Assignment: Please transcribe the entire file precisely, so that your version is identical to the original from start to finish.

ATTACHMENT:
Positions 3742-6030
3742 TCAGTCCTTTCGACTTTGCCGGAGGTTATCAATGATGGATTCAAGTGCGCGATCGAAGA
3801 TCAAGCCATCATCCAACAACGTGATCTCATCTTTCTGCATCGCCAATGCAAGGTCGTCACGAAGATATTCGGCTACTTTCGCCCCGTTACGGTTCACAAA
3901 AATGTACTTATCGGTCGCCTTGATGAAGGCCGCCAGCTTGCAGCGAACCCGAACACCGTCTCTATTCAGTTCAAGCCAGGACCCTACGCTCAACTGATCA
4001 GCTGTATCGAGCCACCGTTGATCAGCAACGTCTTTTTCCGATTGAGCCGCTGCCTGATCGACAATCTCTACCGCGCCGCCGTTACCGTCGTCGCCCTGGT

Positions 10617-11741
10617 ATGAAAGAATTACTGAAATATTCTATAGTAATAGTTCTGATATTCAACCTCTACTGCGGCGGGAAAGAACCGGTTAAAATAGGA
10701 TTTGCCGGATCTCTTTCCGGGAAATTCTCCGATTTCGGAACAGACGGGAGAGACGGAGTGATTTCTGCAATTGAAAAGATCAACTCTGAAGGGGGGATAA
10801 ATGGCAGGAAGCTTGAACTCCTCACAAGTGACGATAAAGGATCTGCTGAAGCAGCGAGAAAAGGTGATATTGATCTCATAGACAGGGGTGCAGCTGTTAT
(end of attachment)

Positions 3742-6030
3742 TCAGTCCTTTCGACTTTGCCGGAGGTTATCAATGATGGATTCAAGTGCGCGATCGAAGA
3801 TCAAGCCATCATCCAACAACGTGATCTCATCTTTCTGCATCGCCAATGCAAGGTCGTCACGAAGATATTCGGCTACTTTCGCCCCGTTACGGTTCACAAA
3901 AATGTACTTATCGGTCGCCTTGATGAAGGCCGCCAGCTTGCAGCGAACCCGAACACCGTCTCTATTCAGTTCAAGCCAGGACCCTACGCTCAACTGATCA
4001 GCTGTATCGAGCCACCGTTGATCAGCAACGTCTTTTTCCGATTGAGCCGCTGCCTGATCGACAATCTCTACCGCGCCGCCGTTACCGTCGTCGCCCTGGT

Positions 10617-11741
10617 ATGAAAGAATTACTGAAATATTCTATAGTAATAGTTCTGATATTCAACCTCTACTGCGGCGGGAAAGAACCGGTTAAAATAGGA
10701 TTTGCCGGATCTCTTTCCGGGAAATTCTCCGATTTCGGAACAGACGGGAGAGACGGAGTGATTTCTGCAATTGAAAAGATCAACTCTGAAGGGGGGATAA
10801 ATGGCAGGAAGCTTGAACTCCTCACAAGTGACGATAAAGGATCTGCTGAAGCAGCGAGAAAAGGTGATATTGATCTCATAGACAGGGGTGCAGCTGTTAT